Op-Ed: Socially Distant, Digitally Connected

The importance of connection in traumatic times.

Contrary to what is seen on television, COVID-19 has shown that survival tools such as a speedy internet connection and a smartphone or computer device are essential today when a disaster or, in this case, an infectious virus strikes. 

Sakeena Karam, analyst at Hall and Partners MENA, gives us her take on what it means to be digitally connected during the pandemic.

Consumers nowadays are living a connected lifestyle. They socialize, communicate, watch, shop and even manage their environment through their digital devices – slowly but surely integrating technology into their everyday activities. The COVID-19 crisis has further accelerated this digital shift, highlighting the critical role that digital plays, not only in consumers’ lives but also for brands to quickly adapt and stay connected during these difficult times.

The pandemic became a catalyst for digital adoption by consumers and brands. Within 8 weeks, the e-commerce industry grew to levels that were projected to take 4 – 6 years. Increase in usage of telemedicine served as a potential option for those seeking medical care. A recorded 62 million downloads of video conferencing applications were seen in the beginning of the pandemic as employees settled into their remote work setting. Disney+ achieved a subscriber base of 50 million in 5 months, which its rival, Netflix, took 7 years to build.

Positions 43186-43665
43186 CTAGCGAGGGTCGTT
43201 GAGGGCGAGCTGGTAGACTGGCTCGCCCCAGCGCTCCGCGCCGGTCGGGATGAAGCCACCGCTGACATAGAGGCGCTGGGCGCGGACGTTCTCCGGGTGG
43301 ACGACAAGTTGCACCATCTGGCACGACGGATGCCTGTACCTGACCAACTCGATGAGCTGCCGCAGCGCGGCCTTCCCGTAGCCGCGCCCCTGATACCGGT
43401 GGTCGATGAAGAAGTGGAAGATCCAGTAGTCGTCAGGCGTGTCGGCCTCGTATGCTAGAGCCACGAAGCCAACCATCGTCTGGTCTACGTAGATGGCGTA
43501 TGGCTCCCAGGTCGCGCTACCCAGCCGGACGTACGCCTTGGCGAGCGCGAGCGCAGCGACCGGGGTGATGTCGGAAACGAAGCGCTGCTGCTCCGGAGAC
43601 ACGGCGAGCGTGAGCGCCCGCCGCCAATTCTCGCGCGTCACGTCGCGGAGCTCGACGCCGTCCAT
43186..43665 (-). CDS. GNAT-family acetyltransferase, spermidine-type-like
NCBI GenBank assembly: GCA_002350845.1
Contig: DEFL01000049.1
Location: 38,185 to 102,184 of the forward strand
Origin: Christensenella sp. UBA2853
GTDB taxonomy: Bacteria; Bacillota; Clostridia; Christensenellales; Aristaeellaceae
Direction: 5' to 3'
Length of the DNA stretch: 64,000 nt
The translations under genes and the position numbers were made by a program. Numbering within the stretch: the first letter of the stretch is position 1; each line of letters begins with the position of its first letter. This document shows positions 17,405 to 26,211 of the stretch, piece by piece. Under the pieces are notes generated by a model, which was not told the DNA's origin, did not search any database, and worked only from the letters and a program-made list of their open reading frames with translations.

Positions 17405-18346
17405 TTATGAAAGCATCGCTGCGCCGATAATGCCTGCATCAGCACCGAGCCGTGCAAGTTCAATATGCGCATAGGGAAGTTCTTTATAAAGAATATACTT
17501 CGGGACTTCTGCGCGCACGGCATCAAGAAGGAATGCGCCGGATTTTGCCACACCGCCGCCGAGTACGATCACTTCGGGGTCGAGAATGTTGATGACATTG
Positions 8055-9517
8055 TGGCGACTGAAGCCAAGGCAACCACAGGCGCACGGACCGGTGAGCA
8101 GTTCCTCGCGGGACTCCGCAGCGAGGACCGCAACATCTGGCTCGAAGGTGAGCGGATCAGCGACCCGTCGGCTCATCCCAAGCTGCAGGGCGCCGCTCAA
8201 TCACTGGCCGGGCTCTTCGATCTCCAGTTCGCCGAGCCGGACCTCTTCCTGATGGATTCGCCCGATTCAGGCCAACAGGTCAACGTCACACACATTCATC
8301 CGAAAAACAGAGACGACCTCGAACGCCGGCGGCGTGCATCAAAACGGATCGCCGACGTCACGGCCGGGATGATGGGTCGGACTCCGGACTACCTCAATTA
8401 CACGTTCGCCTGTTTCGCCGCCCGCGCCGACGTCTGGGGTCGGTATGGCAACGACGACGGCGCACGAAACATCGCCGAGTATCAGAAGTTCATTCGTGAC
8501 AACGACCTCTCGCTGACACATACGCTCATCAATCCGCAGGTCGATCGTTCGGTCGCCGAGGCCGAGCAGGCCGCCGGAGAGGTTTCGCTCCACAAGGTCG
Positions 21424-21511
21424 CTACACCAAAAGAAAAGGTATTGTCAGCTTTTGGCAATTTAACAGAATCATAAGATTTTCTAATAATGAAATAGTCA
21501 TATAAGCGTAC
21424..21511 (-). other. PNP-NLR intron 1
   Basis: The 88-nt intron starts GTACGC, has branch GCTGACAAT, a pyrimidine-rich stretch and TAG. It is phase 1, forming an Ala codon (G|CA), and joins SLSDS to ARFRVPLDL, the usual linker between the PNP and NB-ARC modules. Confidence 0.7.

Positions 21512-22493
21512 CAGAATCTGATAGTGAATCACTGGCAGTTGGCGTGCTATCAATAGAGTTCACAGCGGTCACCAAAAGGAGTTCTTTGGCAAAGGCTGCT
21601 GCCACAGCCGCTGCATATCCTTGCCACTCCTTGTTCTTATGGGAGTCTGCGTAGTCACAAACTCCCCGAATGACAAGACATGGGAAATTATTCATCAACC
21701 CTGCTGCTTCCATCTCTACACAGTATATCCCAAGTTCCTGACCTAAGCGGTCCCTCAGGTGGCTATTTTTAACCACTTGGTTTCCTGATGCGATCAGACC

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While businesses adapt to this fast-tracked boom in technology, consumers are also embracing the change as 1 in 5 consumers reported purchasing their groceries online for the first time – 1 in 3 for those 56 and above. In the past, shopping for groceries online was uncommon, but that is no longer the case. Hall & Partners’ Global People Pulse reported that 34% of consumers are buying through online or through apps. There appears to be less reluctancy with digital. Locally, around half are making more online purchases, with card or digital wallet the preferred method of payment for 61%. For a population that was more inclined towards cash payments, this is quite the transformation.

Despite the situation slowly returning to ‘normal’, most consumers are confident that they will continue with these behaviors. What COVID-19 has done through its quarantine and lockdowns, is that it reinforced these digital habits in consumers building their trust, resilience and showing them the convenience that was always present yet rarely experienced.

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It is no surprise that a digital takeover was coming. However, the outbreak was the nudge consumers and brands needed to jump into this digital landscape. As consumer habits shift to incorporate a digital life – with even the less tech savvy now moving towards the connected lifestyle – brands need to push efforts in serving this consumer segment by focusing on security, convenience and building trust.